Although this was only his first year in the NBA, Hill will be 27 by the end of October and is far from a development project. Hill spent four years in college with Illinois collecting an impressive resume before spending four years playing abroad.
Fortunately for Hill, the Bulls have had a lot of success turning previously unmade talent into essential core parts, as we’ve seen with Alex Caruso and Javonte Green. Shams Charania of The Athletic first broke the news of Hill’s new deal with the Bulls on Wednesday.
The Chicago Bulls officially filled all 17 positions on the roster for the 2022-23 season following the duo’s signature of Malcolm Hill.
With all 15 main roster spots occupied and two-way bull contracts now, this means the slate for the upcoming season is now flat – bar for any surprise last-minute trades.
- guards: Zach Lavigne, Lonzo Ball, Alex Caruso, Goran Dragic, Ayo Dosonmo, Kobe White
- Attackers: DeMar DeRozan, Patrick Williams, Jafonte Green, Derek Jones Jr., Justin Lewis (two-way), Malcolm Hill (two-way)
- Positions: Nikola Vucevic, Andre Drummond, Tony Bradley, Mark Simonovic
It also means that none of Chicago’s Exhibit 10 signers Carlik Jones and Javon Freeman-Liberty will make the full roster, even though they both showed a lot of promise in the Las Vegas Summer League. They will now either head to Chicago’s G League, or join former Chicago Bulls teammates Chris Dunn, Devon Dotson, and Tyler Cook for the free dealership market.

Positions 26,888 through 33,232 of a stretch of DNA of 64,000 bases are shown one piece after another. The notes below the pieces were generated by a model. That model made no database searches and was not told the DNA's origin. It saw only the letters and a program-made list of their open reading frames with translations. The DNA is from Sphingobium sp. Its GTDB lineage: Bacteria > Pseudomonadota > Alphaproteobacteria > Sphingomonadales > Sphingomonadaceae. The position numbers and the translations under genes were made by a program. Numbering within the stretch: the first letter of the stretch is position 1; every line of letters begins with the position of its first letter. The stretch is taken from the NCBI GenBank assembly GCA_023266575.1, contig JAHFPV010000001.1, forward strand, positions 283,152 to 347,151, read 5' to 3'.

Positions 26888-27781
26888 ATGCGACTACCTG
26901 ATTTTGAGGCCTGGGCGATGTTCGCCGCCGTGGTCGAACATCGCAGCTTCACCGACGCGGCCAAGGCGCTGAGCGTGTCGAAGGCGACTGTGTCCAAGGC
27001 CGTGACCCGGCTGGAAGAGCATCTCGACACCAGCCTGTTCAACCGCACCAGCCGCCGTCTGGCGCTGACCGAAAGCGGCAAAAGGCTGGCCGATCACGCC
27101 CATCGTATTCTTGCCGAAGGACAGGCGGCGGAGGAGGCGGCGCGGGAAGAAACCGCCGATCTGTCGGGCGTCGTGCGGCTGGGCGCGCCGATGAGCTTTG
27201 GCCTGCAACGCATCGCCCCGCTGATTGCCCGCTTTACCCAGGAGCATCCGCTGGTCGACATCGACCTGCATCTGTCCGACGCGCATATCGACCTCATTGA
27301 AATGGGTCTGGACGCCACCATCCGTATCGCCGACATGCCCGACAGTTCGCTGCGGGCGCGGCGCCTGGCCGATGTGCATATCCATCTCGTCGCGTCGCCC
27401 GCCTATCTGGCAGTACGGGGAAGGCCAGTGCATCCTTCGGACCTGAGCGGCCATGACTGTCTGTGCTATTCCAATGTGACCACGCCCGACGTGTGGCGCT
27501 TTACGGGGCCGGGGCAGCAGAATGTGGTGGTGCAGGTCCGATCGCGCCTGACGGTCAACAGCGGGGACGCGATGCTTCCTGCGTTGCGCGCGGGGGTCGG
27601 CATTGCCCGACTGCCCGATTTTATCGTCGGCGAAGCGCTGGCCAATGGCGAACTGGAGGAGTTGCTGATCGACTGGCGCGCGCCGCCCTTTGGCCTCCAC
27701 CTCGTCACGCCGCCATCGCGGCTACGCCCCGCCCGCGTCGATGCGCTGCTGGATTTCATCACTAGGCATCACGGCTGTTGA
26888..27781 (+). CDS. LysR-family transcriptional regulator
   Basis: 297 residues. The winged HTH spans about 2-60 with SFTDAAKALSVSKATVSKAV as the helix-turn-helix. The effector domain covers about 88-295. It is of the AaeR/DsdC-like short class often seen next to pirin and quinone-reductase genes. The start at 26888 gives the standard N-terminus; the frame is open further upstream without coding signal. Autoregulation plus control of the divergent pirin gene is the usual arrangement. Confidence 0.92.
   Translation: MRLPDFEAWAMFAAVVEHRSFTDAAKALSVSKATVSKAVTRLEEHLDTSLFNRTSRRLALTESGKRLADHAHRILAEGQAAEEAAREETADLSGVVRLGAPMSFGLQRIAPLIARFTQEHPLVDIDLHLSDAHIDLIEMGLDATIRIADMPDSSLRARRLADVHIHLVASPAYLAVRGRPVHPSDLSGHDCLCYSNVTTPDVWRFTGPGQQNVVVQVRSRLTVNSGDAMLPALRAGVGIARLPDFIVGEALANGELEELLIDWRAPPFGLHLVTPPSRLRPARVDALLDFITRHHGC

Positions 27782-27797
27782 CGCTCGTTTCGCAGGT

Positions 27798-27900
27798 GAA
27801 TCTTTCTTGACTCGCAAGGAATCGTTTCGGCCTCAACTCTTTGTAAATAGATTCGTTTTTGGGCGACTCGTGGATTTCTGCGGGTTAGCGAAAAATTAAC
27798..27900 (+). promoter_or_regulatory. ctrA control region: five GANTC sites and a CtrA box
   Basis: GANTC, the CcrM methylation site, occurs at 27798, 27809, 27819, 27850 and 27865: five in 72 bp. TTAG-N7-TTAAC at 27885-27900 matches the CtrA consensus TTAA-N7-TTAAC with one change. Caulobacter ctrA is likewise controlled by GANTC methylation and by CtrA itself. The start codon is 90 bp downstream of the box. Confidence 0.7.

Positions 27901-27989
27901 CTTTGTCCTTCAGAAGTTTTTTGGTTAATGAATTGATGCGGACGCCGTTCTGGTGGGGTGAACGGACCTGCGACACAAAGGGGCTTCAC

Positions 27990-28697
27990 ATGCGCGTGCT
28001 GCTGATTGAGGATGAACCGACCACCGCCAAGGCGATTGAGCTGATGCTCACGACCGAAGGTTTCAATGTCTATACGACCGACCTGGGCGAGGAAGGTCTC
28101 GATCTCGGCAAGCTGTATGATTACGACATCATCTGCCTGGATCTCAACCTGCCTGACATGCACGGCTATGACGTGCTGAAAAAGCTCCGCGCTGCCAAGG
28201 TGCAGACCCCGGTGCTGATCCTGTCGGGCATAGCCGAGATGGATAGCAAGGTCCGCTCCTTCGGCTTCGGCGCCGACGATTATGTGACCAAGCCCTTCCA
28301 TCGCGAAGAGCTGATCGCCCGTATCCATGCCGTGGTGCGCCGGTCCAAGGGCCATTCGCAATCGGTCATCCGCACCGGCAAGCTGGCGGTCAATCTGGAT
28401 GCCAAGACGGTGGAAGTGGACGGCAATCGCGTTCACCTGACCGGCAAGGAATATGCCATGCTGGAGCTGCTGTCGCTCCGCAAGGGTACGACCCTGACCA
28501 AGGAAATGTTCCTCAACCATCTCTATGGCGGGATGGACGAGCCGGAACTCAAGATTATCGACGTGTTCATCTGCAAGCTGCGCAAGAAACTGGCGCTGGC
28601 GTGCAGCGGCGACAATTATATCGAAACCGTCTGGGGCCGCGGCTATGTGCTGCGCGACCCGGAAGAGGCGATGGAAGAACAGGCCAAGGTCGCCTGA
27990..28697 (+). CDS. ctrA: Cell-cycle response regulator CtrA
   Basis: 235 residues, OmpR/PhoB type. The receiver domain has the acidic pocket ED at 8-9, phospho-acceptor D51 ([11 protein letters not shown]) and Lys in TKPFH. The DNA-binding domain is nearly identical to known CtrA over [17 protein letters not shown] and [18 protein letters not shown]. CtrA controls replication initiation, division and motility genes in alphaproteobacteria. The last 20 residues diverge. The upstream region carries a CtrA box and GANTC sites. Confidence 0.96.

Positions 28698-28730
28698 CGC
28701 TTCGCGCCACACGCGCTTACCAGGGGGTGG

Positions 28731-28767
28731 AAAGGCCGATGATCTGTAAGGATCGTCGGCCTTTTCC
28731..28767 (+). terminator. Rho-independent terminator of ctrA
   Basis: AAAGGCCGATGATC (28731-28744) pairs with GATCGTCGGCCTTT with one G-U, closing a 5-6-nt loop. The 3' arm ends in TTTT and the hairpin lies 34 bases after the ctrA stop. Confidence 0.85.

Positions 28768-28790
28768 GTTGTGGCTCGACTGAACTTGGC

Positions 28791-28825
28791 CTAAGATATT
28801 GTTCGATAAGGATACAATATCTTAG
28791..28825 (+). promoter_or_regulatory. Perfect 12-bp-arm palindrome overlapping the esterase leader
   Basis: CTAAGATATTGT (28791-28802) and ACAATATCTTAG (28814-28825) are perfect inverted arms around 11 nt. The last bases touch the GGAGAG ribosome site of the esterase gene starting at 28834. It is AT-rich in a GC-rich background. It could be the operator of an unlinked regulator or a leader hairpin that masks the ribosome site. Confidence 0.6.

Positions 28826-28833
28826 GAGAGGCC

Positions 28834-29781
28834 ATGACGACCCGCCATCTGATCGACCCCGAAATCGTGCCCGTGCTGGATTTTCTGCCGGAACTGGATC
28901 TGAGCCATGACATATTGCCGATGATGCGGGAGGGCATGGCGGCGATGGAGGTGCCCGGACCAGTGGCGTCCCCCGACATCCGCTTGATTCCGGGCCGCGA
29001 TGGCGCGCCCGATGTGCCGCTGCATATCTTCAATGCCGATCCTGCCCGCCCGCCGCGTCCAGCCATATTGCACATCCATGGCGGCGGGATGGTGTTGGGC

Hill himself will spend a fair amount of time in the G League, as his duo contract only allows him to spend a maximum of 50 games on the NBA main roster. Hopefully some time with the Windy City Bulls will allow his personal game to blossom, averaging 18.1 points, 6.9 rebounds and 3.4 assists in an unbelievable 71.4% real shooting percentage in eight G League matches last year.
However, it is difficult to shake off the idea that the bulls could have pursued a reclamation project with a perceived higher roof. Jarrett Culver, Sharife Cooper, Louis King, and Jahm’ius Ramsey are just a handful of the many talented young players still available at free agency, all of whom I was very happy to see the Bulls provide an experience.
At the end of the day, both of these players were released from their previous teams despite the “potential” they thought they had. Hill, on the other hand, is a Midwestern kid and former Illinois star who has developed a strong relationship with his Chicago locker room mates. He knows the blueprints, plays a position the Bulls need, and most importantly provides the energy and hustle you want to see from the end of the bench player.
Even if you’d like to see the Bulls sign one of their summer league superstars or swing their home ground on a legitimate player, it’s hard to be alarmed by a hardworking worker like Hill as the 17th man in the squad. This is especially true when he showed flashes of being a high-quality 3D player. Whether or not that ability can translate to an NBA level will ultimately decide whether this is a great signing.